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Lutein and zeaxanthin are a pair of carotenoids that have a range of health benefits but are best known for supporting eye health, and in particular, guarding against macular degeneration.
We owe much of what we know about the eye health benefits of these two phytochemicals to American scientist George Wald.
In 1967, Wald shared the Nobel Prize in Physiology with two other scientists for his discoveries concerning the physiological and chemical visual processes in the eye, and in particular, the macula, a portion of the retina that’s crucial to our functional vision.
Because of George Wald’s work, we know that lutein and zeaxanthin are the only dietary carotenoids that accumulate in the retina of the eye, and particularly in the macula, at the back of the eye.
Why is the macula so important? It’s the part of the retina that gives us the sharp, fine-detailed vision we need to do things like read, drive, recognize faces and see the world in color.
Lutein and zeaxanthin protect the macula
This ‘dynamic duo’ works to protect your macula in a few ways.
Lutein and zeaxanthin work as important antioxidants that protect your eyes from harmful free radicals that can end up stealing your vision.
Free radicals are unstable molecules that are constantly forming in the body. They’re a natural byproduct of aging, but also come from exposure to things like pesticides, cigarette smoke, car exhaust and chemical food additives.
The macula is especially susceptible to free radical damage because it consumes high levels of oxygen, which lead to the production of high levels of free radicals.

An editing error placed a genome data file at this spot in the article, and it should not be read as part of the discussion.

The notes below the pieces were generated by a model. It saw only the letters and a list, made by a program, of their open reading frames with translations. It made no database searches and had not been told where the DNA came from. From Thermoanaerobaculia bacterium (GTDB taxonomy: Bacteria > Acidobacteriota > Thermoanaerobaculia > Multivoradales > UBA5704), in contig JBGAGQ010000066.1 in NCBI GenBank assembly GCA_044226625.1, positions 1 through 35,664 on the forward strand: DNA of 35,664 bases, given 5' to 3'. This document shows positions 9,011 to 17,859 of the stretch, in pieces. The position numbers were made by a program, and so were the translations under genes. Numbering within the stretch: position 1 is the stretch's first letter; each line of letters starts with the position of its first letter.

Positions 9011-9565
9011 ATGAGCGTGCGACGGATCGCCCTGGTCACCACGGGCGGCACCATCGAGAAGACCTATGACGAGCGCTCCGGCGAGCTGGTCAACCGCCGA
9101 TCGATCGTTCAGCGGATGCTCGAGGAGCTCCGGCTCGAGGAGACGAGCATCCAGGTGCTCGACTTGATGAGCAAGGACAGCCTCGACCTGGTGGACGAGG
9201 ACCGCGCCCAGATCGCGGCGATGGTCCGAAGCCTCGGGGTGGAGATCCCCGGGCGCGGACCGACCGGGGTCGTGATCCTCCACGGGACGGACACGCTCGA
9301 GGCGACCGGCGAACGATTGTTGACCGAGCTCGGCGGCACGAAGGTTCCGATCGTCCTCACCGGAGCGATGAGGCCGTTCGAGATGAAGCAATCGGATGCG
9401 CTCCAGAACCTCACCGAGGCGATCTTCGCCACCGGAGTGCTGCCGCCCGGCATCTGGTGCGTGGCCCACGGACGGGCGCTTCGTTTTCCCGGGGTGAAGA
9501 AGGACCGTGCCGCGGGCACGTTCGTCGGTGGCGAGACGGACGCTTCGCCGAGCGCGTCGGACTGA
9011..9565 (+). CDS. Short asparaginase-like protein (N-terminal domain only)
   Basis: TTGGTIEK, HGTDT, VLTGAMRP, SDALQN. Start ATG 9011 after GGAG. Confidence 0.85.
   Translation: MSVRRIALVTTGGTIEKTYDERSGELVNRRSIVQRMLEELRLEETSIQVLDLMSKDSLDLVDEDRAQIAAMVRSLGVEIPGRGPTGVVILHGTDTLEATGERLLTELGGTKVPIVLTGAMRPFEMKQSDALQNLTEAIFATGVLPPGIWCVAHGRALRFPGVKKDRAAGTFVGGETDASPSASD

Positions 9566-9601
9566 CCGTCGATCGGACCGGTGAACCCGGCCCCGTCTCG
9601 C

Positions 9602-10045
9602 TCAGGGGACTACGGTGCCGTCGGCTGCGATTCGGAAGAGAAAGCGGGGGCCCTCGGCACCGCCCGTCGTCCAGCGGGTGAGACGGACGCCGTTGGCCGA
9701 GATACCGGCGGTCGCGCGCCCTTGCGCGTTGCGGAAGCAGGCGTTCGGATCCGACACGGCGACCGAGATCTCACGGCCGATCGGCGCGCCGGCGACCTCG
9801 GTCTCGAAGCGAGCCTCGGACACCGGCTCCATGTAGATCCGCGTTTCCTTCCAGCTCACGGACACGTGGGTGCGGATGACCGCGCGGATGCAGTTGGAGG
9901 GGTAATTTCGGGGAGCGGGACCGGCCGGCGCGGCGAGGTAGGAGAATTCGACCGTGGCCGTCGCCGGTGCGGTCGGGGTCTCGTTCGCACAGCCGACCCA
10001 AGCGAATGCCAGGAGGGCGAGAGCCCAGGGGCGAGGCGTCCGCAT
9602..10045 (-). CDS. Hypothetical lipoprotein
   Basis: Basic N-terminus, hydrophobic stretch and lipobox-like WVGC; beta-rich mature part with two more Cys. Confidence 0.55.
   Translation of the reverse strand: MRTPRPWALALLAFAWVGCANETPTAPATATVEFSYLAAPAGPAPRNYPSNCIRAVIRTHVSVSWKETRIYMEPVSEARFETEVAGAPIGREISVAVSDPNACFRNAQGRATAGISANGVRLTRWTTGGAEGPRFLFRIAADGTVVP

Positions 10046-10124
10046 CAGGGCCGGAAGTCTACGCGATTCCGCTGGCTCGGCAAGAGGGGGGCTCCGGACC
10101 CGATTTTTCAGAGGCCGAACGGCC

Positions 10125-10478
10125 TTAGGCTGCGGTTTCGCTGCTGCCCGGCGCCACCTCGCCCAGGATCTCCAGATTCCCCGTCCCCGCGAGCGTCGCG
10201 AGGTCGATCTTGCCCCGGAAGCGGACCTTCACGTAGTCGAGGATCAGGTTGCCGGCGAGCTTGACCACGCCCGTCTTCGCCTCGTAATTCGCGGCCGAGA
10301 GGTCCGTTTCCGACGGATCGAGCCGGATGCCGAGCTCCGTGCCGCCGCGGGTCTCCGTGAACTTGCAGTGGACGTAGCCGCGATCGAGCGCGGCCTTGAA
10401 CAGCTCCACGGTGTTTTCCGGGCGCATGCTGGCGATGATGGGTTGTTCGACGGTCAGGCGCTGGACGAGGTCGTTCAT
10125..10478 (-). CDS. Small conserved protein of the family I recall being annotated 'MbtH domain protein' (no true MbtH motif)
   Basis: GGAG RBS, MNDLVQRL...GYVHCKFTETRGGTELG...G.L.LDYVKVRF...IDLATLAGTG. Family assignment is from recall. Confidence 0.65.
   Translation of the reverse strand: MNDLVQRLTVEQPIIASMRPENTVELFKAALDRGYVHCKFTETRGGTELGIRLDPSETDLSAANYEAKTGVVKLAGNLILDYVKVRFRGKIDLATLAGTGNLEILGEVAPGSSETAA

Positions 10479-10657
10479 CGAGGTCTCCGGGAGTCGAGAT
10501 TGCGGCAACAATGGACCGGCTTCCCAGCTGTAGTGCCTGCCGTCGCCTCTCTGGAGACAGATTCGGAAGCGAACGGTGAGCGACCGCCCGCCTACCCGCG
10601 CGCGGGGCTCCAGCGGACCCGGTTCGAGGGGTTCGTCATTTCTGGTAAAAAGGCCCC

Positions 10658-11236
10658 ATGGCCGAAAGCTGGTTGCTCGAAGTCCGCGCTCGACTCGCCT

Lutein and zeaxanthin are the “clean-up team” that neutralizes free radicals before they can harm the macula (and other parts of the body). They also act as a sort of “natural sunscreen” protecting the eyes from blue light and UV light that increase risk of developing age-related macular degeneration (AMD) or a cataract.
But that’s not all…
in 1996, the Age-Related Eye Disease Study (AREDS) was launched. It was hailed as an amazing success after finding that a formulation of nutrients including lutein and zeaxanthin, vitamins C and E, copper and zinc, had the power to significantly slow dry AMD progression from moderate to late disease if taken daily. The AREDs formulation is recommended by ophthalmologists for adults at high risk of AMD.
Other ways lutein and zeaxanthin promote healthy eyes
The same antioxidant action that lets this pair of phytochemicals protect the macula from free radicals may also make it a preventive for other eye diseases, including:
- Cataracts. Research has shown that eating foods rich in lutein and zeaxanthin (more about those in a bit) could help slow the formation of cataracts, those cloudy patches in the front of the eye that become more common with age.
- Diabetic retinopathy. In animal studies, supplementing with lutein and zeaxanthin has been shown to reduce oxidative stress that damage the eyes when diabetes is present.
- Retinal detachment. Rats with retinal detachment who were given lutein injections had 54 percent less cell death than those injected with corn oil.
- Uveitis. Lutein and zeaxanthin may help reduce the inflammation of uveitis, an inflammatory condition in the middle layer of the eye.
Lutein and zeaxanthin’s benefits far beyond your eyes
Skin health. The antioxidant effects of lutein and zeaxanthin protect the skin against the sun’s damaging ultraviolet rays. Animal studies show that these two antioxidants may protect skin cells from premature aging and tumors caused by ultraviolet rays.